• The organization needs to increase customer loyalty.
• People need to be more motivated and committed.
• People need to work together better.
• The organization needs to make better use of the special talents available in a
• The organization needs to identify potential leaders in its ranks and prepare
them to move up.
• The organization needs to identify and recruit top talent.
• The organization needs to make good decisions about new markets, products,
and strategic alliances.
• The organization needs to prepare people for overseas assignments.
These are the intense needs that face all organizations today, both public sec-
tor and private. And in virtually every case, emotional intelligence must play an
important role in satisfying the need. For instance, coping with massive change
involves, among other things, the ability to perceive and understand the emotional
impact of change on ourselves and others. To be effective in helping their orga-
nizations manage change, leaders ﬁrst need to be aware of and to manage their
own feelings of anxiety and uncertainty (Bunker, 1997). Then they need to be
aware of the emotional reactions of other organizational members and act to help
people cope with those reactions. At the same time in this process of coping ef-
fectively with massive change, other members of the organization need to be ac-
tively involved in monitoring and managing their emotional reactions and those
Let us consider one other challenge, one that might seem less emotional than
many of the others in the list. How might emotional intelligence play a role in
helping organizational leaders make good decisions about new products, markets,
and strategic alliances? Making such decisions involves much more than emotional
intelligence. Good data must be assembled, and these data must be analyzed using
the most sophisticated tools available. However, in the end, data almost never pro-
duce a clear-cut answer. Many important variables can be quantiﬁed but not all.
Analytical tools can organize most of the information needed for a clear and
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6 The Emotionally Intelligent Workplace
coherent picture, but almost always there is also some ambiguity and guesswork
involved. There comes a point when organizational leaders must rely on their in-
tuition or gut feeling. Such feelings will sometimes point in the right direction and
sometimes in the wrong direction. The leaders who are most likely to have feel-
ings that point in the right direction are the ones who have a good sense of why
they are reacting as they are. They have learned to discriminate between feelings
that are irrelevant and misleading and feelings that are on target. In other words,
emotional intelligence enables leaders to tune into the gut feelings that are most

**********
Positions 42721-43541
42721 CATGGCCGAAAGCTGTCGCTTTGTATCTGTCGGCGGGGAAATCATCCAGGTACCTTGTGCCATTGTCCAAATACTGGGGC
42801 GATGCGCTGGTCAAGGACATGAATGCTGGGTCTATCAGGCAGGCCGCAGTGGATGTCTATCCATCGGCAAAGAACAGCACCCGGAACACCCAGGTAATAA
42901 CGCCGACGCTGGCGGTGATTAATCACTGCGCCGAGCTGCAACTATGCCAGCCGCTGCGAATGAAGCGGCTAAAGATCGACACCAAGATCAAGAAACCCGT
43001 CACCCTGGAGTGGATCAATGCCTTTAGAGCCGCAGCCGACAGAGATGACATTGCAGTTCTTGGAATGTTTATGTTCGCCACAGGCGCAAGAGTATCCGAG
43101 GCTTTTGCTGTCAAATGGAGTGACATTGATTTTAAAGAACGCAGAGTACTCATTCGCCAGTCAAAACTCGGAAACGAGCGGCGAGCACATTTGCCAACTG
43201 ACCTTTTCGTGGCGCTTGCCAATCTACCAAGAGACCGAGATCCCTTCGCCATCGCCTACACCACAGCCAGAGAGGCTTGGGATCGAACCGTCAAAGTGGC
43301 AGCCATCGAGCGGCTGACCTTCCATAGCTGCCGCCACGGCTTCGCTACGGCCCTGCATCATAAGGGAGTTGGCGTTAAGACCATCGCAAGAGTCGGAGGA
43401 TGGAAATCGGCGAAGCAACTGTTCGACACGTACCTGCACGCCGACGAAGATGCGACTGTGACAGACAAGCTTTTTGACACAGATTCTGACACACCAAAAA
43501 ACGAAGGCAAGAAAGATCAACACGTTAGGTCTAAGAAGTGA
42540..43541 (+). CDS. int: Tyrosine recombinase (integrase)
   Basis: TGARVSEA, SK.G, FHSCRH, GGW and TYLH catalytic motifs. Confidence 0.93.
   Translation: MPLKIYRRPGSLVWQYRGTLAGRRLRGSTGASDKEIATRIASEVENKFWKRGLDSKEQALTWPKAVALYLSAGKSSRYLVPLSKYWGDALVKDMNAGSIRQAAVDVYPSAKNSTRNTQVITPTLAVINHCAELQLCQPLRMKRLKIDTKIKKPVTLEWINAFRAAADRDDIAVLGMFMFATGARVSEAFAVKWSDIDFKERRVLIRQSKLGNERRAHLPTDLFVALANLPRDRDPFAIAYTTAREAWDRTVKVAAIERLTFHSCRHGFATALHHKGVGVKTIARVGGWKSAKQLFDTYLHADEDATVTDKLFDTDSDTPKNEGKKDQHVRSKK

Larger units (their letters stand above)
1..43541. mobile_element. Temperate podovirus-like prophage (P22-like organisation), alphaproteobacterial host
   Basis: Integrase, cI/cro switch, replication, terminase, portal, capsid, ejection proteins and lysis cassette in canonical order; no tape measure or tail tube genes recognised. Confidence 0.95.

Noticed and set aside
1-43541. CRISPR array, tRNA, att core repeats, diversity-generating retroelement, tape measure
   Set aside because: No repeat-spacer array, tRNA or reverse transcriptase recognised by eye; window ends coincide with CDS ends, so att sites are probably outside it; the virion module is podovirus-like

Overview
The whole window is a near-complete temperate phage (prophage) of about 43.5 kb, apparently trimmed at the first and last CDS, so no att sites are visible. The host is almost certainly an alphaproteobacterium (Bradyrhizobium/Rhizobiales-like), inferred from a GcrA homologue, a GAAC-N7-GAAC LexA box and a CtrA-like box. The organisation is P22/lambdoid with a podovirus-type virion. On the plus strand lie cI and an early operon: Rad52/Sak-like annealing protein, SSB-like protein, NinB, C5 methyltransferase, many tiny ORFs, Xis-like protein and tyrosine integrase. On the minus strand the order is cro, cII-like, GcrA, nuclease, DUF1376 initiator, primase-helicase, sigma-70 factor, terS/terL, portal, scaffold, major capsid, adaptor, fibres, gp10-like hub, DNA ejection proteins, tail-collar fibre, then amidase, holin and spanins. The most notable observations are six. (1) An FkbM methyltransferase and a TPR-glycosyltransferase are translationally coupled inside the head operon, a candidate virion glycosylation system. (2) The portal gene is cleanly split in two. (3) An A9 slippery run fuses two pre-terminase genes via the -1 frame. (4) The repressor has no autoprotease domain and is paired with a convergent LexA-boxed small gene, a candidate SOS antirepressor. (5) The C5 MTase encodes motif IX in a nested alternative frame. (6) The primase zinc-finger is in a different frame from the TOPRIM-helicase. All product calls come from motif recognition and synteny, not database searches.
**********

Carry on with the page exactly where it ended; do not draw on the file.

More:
accurate and helpful in making difﬁcult decisions.
Emotional intelligence inﬂuences organizational effectiveness in a number
• Employee recruitment and retention
• Development of talent
• Employee commitment, morale, and health
• Quality of service
• Customer loyalty
• Client or student outcomes
The inﬂuence of EI begins with the retention and recruitment of talent. For
instance, as Claudio Fernández-Aráoz points out in Chapter Eight, the extent to
which candidates’ emotional intelligence is considered in making top executive
hiring decisions has a signiﬁcant impact on the ultimate success or failure of those
executives. The emotional intelligence of the persons doing the hiring is also cru-
cial for good hiring decisions.
Emotional intelligence also affects the development of talent. For instance,
Kathy Kram and I (Chapter Eleven) show how relationships at work can con-
tribute to the development of talent. However, not all relationships are equally ef-
fective in doing so. The emotional intelligence of the mentor, boss, or peer will
inﬂuence the potential of a relationship with that person for helping organiza-
tional members develop and use the talent that is crucial for organizational ef-
fectiveness. (See Chapter Ten for further discussion of emotional intelligence and
the development of talent.)
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Emotional Intelligence and Organizational Effectiveness 7
Thus far I have been discussing individual emotional intelligence. However,
it is also possible to think of emotional intelligence as a group-level phenomenon.
As Vanessa Druskat and Steven Wolff explain in Chapter Six, there are emo-
tionally intelligent groups as well as emotionally intelligent individuals. Druskat
and Wolff suggest that emotionally intelligent teams display the kinds of cooper-
ation, commitment, and creativity that are increasingly important for organiza-
tional effectiveness. Furthermore, they show that although the emotional
intelligence of individual members contributes to the level of emotional intelli-
gence found in the team, there are other sources of group EI as well. Also, just as
individual EI contributes to the EI of the group, group EI contributes to the EI
of group members. People who are members of emotionally intelligent groups